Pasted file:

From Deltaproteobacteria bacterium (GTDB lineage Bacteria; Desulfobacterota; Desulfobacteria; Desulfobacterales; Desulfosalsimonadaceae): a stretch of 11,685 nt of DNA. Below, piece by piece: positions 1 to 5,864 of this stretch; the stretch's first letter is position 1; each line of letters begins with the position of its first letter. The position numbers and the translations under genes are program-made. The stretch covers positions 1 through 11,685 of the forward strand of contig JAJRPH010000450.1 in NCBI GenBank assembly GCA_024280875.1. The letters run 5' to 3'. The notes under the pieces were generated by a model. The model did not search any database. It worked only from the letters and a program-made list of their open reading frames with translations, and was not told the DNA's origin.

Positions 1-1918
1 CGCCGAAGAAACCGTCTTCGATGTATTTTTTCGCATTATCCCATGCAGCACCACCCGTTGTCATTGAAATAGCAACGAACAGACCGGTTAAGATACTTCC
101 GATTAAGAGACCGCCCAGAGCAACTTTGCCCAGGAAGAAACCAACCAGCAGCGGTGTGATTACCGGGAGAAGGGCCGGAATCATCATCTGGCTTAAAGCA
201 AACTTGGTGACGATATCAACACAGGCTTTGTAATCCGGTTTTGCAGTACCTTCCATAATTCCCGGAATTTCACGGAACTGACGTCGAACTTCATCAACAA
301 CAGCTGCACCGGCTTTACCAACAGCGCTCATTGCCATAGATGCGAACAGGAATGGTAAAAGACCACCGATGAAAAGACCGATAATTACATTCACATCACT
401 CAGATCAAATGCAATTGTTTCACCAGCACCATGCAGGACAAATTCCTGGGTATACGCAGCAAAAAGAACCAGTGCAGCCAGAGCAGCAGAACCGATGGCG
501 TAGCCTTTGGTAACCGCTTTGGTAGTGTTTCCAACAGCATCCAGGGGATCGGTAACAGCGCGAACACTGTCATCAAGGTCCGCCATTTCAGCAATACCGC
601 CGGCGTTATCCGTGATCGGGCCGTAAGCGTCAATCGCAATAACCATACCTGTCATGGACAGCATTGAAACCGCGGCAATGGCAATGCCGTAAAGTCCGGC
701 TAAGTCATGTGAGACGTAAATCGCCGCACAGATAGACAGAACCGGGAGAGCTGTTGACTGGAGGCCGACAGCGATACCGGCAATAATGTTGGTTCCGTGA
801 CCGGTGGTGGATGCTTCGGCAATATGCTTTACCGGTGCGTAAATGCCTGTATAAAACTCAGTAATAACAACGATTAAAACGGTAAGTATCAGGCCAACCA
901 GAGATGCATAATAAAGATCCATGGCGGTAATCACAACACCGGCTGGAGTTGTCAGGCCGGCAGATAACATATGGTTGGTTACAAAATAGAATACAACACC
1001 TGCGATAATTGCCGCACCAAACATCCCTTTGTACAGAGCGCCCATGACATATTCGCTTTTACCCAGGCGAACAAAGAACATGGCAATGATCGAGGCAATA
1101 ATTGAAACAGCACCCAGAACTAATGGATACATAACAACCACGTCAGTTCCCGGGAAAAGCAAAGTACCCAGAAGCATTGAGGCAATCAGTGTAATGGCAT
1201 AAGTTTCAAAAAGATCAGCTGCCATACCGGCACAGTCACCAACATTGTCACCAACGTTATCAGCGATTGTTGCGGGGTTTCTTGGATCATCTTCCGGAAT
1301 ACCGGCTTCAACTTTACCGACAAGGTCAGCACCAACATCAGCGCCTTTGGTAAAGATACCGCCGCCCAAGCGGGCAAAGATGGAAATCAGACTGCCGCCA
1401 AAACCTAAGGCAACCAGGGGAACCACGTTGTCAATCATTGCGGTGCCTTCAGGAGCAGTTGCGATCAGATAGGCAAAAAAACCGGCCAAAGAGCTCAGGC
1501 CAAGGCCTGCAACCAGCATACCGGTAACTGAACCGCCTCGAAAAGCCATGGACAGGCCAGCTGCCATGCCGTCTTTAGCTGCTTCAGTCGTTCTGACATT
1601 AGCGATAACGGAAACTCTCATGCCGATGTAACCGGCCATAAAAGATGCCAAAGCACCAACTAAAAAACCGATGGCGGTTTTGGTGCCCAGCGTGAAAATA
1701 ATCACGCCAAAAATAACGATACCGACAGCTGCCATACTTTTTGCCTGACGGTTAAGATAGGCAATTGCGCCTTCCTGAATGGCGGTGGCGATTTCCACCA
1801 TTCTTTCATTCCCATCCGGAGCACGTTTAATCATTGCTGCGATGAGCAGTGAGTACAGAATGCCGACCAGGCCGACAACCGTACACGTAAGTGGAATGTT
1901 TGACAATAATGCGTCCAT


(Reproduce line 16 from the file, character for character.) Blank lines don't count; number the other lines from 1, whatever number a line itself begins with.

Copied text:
1301 ACCGGCTTCAACTTTACCGACAAGGTCAGCACCAACATCAGCGCCTTTGGTAAAGATACCGCCGCCCAAGCGGGCAAAGATGGAAATCAGACTGCCGCCA